Copyright 2002-2007, University of Rhode Island, Office of Marine Programs. All Rights Reserved. No material from this Web site may be copied, reproduced, re-published, uploaded, posted, transmitted, or distributed in any way except that you may download one copy of the materials on any single computer for non-commercial, personal, or educational purposes only, provided that you (1) do not modify such information and (2) include both this notice and any copyright notice originally included with such information. If material is used for other purposes, you must obtain permission from the University of Rhode Island. Office of Marine Programs to use the copyrighted material prior to its use.

In the Grass, On the Reef is funded by a grant from the National Science Foundation.

Crown Conchs- Friend or Foe?

For today’s post, we shift our look at the ecology of fear from oyster reefs to the (often) neighboring salt marsh.  We know crown conchs are villains on oyster reefs, but might they redeem themselves “in the grass?”  If they live on the Forgotten Coast, it depends on what side of Apalachicola they live.
Dr. Randall Hughes FSU Coastal & Marine Lab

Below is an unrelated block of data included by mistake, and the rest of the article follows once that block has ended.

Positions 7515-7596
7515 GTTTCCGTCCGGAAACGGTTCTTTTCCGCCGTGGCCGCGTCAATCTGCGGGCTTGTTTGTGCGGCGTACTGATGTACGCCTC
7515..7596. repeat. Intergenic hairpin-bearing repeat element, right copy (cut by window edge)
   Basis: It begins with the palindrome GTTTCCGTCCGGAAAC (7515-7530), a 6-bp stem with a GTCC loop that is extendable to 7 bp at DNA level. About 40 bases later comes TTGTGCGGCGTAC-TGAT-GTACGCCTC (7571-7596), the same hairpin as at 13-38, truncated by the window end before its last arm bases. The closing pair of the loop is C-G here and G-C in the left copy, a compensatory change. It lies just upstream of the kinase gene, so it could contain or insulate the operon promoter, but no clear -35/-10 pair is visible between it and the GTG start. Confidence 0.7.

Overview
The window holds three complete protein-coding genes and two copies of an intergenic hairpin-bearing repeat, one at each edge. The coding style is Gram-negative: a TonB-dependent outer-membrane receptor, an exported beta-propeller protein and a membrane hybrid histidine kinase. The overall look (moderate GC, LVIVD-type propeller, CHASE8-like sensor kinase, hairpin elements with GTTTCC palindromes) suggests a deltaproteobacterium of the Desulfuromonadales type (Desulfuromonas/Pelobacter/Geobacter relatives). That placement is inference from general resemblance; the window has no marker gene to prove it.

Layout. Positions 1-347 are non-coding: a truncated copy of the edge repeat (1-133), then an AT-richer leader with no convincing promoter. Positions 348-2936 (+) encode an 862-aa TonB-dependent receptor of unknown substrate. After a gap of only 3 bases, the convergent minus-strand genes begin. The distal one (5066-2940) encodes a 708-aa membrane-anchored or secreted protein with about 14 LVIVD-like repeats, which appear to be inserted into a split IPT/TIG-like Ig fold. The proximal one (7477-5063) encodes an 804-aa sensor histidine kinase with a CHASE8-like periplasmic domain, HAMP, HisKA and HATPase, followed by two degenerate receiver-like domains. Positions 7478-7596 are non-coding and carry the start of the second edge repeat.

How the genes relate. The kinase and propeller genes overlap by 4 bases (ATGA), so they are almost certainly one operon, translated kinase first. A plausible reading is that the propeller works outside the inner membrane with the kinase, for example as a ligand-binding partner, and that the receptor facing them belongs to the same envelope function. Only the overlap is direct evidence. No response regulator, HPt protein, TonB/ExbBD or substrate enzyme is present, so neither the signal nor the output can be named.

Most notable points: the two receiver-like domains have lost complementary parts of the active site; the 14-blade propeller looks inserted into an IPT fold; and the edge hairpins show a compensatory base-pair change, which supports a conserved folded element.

The Crown Conch (Melongena corona).

The Crown Conch (Melongena corona).

IGOR chip_ predators_NCE 150If you’re a fan of oysters and you read David’s previous post, then you probably don’t like crown conchs very much. Why? Because David and Hanna’s work shows that crown conchs may be responsible for eating lots of oysters, turning previously healthy reefs into barren outcrops of dead shell.  And we generally prefer that those oysters be left alive to filter water and make more oysters.  And, let’s be honest, we would rather eat them ourselves!

But, in something of a Dr. Jekyll and Mr. Hyde act, crown conchs can take on a different persona in the salt marsh. Here, the exact same species acts as the good guy, increasing the abundance of marsh cordgrass.  And more abundant marsh plants generally means more benefits for we humans in the form of erosion control, water filtration, and habitat for the fishes and crabs we like to eat.  How exactly does that work?

Periwinkle in Spartina predator experiment

The Marsh Periwinkle (Littoraria irrotata).